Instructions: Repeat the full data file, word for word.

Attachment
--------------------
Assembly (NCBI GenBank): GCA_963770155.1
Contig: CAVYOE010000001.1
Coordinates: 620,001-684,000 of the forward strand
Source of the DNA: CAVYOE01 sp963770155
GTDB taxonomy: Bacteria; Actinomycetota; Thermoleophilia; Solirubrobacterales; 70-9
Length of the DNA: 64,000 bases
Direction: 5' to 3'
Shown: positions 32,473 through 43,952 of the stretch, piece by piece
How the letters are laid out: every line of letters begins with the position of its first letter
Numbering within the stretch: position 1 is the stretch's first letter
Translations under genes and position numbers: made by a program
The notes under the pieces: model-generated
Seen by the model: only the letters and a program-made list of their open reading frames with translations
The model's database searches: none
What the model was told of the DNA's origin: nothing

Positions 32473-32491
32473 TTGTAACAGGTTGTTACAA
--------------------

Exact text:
Assembly (NCBI GenBank): GCA_963770155.1
Contig: CAVYOE010000001.1
Coordinates: 620,001-684,000 of the forward strand
Source of the DNA: CAVYOE01 sp963770155
GTDB taxonomy: Bacteria; Actinomycetota; Thermoleophilia; Solirubrobacterales; 70-9
Length of the DNA: 64,000 bases
Direction: 5' to 3'
Shown: positions 32,473 through 43,952 of the stretch, piece by piece
How the letters are laid out: every line of letters begins with the position of its first letter
Numbering within the stretch: position 1 is the stretch's first letter
Translations under genes and position numbers: made by a program
The notes under the pieces: model-generated
Seen by the model: only the letters and a program-made list of their open reading frames with translations
The model's database searches: none
What the model was told of the DNA's origin: nothing

Positions 32473-32491
32473 TTGTAACAGGTTGTTACAA